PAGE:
UK Parliament. House of Commons Liaison Committee. 'The effectiveness and influence of the select committee system'. - Submitted: Written evidence of post-legislative scrutiny in the House of Commons (March, 2019).

UK Parliament. House of Lords Liaison Committee. ‘Review of investigative and scrutiny committees inquiry’.  – Submitted: written evidence on ad hoc committees and post-legislative scrutiny. (March, 2018). Evidence and recommendations included and cited in final report (July, 2019).

Scottish Parliament. Public Audit Committee: Business Planning Session. Gave oral evidence on post-legislative scrutiny. (September 2016).

Scottish Parliament. Public Audit Committee: Business Planning Session. Submitted written evidence on post-legislative scrutiny'. (September 2016).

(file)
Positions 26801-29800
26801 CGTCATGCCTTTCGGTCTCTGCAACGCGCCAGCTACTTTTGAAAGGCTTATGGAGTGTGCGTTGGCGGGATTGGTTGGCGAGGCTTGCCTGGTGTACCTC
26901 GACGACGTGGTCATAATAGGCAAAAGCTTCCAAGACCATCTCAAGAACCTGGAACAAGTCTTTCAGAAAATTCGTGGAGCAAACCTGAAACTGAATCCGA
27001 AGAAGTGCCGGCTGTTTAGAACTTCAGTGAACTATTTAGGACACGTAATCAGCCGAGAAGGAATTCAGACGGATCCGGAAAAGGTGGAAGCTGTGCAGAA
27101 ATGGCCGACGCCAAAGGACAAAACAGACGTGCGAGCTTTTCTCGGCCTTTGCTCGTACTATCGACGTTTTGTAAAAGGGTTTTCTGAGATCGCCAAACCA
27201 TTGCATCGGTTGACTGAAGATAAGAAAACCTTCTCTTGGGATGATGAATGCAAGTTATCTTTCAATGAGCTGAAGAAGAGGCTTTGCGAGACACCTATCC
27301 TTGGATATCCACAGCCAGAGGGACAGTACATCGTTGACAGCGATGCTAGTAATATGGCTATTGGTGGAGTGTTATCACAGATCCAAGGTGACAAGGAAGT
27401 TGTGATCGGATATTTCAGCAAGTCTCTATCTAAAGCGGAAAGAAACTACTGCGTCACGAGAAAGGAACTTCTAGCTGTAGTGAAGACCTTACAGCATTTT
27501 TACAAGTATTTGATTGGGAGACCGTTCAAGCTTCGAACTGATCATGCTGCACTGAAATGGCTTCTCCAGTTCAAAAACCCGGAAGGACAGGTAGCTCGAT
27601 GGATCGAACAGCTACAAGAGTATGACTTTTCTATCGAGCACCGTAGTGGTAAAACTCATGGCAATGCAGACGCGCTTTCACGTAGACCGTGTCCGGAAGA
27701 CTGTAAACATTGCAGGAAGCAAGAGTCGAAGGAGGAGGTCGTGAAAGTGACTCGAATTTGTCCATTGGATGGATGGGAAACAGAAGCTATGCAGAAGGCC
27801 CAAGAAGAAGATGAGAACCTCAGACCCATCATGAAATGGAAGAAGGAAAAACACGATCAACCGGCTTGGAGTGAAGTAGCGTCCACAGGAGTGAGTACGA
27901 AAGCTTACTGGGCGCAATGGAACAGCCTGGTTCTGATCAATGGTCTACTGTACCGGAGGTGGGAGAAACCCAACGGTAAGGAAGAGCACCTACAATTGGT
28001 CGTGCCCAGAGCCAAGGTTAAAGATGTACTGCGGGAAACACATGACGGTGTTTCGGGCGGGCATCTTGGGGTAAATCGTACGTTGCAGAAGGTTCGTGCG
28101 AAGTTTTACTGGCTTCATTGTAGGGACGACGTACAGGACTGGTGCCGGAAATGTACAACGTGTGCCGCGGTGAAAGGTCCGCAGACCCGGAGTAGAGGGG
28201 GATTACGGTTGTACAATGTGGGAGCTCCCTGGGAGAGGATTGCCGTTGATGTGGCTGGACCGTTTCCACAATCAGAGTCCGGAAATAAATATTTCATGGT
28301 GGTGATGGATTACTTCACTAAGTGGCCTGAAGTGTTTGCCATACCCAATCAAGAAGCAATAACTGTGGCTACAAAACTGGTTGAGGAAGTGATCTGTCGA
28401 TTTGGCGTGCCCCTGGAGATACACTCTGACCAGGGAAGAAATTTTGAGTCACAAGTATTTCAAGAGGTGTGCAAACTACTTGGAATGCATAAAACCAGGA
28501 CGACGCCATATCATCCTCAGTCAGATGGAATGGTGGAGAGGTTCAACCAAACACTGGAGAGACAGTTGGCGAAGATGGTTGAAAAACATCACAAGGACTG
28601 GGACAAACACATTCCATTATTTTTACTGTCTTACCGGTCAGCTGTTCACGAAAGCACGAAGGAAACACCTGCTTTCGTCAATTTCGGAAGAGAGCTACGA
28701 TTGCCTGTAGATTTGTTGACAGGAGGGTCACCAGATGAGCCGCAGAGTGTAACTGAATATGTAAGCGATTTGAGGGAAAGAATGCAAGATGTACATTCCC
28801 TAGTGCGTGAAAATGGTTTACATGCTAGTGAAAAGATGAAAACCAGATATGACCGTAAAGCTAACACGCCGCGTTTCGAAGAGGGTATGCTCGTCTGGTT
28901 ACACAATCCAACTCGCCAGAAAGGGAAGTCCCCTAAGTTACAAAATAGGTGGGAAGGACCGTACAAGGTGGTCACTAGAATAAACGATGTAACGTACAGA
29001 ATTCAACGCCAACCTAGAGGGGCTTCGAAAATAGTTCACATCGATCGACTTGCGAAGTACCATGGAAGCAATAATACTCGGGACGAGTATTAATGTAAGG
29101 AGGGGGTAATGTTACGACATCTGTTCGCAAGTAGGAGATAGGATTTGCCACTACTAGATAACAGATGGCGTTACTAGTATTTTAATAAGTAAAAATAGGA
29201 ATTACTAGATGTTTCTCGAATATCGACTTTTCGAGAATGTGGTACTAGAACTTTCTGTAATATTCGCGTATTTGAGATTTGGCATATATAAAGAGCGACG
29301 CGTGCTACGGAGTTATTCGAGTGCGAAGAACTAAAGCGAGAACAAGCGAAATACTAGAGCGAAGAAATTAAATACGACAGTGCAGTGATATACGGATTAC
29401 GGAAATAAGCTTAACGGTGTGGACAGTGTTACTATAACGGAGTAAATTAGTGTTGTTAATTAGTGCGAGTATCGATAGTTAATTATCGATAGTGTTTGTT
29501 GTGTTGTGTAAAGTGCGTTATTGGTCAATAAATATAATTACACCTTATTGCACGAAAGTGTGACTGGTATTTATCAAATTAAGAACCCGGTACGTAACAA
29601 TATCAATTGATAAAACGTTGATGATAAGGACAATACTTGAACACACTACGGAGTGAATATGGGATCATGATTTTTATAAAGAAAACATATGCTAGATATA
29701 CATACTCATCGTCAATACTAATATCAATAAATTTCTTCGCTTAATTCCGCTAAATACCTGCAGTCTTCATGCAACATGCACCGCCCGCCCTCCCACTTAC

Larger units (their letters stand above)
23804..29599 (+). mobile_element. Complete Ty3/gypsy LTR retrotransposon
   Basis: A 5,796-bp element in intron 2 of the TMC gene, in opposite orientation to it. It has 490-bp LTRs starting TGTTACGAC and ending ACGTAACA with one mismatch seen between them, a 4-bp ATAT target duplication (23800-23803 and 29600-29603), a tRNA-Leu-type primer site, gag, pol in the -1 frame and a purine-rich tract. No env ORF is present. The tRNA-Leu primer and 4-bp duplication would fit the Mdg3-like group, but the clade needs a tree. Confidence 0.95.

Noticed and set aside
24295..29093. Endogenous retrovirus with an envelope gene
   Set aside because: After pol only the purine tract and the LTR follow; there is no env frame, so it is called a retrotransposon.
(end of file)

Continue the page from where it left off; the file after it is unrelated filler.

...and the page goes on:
Teaching

Current:

  • POL1017. Governing Under Pressure: The Politics of the UK and the EU. (2019-20). Seminar leader.

  • POL1047. Power, Participation and Democracy: Comparative Perspectives. (2019-20). Seminar leader

  • POL3046. Dissertation in Politics. (2019-2020). Dissertation advisor
  • POL3092: Political Parties and Elections in the UK. (2019-2020): Module leader
  • POL3111. UK Parliamentary Studies. (2019-20). Module leader.
  • POL8098/POL8099: MA Dissertation. (2019-2020: Dissertation advisor


Past: 

  • POL1045. Truth, Lies and Politics. (2018-19). Seminar leader


Publications